Good People (15) | Close-Up Film Review
Married but childless couple Tom and Anna have relocated from the U.S to London to start a family and create a new life for themselves. Sadly, their imagined ‘happy ever after’ scenario hasn’t quite gone to plan as they find themselves in debt, unable to conceive and struggling to hold down jobs.
Fate puts them in the path of, and on the run from french heroin dealer Khan (Omar Sy) and his thugs after the couple make the mistake of keeping 250 thousand pounds they find in their criminal dead lodgers room. Enter off the clock detective John Holden (Tom Wilkinson), who hounds the couple for the truth while tracking his daughters killer.
There aren’t many good things to say about Good People, so I’ll start with the positives. It’s refreshing to see impossibly good looking American actors against a murky london backdrop, adding a bit a glamour to these normally joyless gangland flicks. The leads, while wasted and clearly all phoning this one in are charismatic enough for Good People to remain at least watchable throughout. The ever brilliant Tom Wilkinson comes off worst here, serving mostly as an exposition dump throughout.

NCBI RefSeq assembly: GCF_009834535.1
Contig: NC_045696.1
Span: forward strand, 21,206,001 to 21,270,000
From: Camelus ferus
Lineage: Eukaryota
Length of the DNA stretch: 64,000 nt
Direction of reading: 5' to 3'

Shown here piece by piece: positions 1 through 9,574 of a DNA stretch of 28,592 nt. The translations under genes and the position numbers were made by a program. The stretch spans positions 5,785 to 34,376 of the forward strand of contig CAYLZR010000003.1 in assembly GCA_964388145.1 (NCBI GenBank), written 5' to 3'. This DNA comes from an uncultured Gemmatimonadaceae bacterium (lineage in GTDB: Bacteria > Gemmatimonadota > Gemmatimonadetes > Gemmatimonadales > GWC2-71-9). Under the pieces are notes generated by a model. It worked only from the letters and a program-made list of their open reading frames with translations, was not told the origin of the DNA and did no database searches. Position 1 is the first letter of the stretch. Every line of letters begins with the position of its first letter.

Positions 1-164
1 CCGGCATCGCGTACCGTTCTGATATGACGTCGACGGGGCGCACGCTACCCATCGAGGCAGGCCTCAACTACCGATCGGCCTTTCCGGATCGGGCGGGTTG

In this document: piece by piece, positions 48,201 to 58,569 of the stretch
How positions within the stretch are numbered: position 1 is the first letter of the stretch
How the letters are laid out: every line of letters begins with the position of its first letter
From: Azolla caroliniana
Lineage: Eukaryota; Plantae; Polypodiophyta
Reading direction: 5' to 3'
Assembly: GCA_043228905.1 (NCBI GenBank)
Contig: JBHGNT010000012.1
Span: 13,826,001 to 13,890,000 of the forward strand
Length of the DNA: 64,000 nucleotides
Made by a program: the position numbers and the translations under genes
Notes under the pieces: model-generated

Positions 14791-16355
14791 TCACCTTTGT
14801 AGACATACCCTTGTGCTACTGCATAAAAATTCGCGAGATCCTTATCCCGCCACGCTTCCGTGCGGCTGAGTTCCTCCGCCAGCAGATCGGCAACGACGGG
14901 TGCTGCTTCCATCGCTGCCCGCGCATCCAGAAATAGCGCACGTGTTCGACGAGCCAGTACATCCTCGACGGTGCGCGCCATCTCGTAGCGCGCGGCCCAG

Sam Spruell is easily the best actor in this and oozes dead-eyed menace as a sadist enforcer. He delivers a particularly wince inducing bit of gore in a pool table scene at the midway point.
It’s Shallow Grave-lite plot offers nothing original to this genre, but happily the film does start to forge it’s own path in the third act. The formulaic, cheesy hokum of the first hour gives way to outright silliness and the end. As a result we get treated to some Home Alone styled house trap shenanigans that keep as watching until the film eventual fizzles out at a thankfully lean 83 minutes.
However, beyond the few already mentioned scenes that are worth staying awake for, Good People is mind numbingly mediocre. It’s the type of film where you can pretty much quote along on first watch, such is its predictability. Every twist and turn is obvious, as is its neat, boring resolution.
It’s very difficult to understand what the point of this was or what attracted this talent to such a vanilla project in such a worn genre. It’s complete lack of style feels almost deliberate at times. A few months back, Will Ferrell and Kristin Wigg unleashed their more or less played straight Lifetime movie A Deadly Adoption. This has a similar vibe, and feels like an exercise in genre film-making at the most basic level rather than a genuine attempt to thrill the audience in any meaningful way.
As background noise while you’re doing something more interesting, Good People works. As a thriller with a story and characters you can engage with, it simply does not.
Review by Mark Bartlett
[SRA value=”2″ type=”BIG”]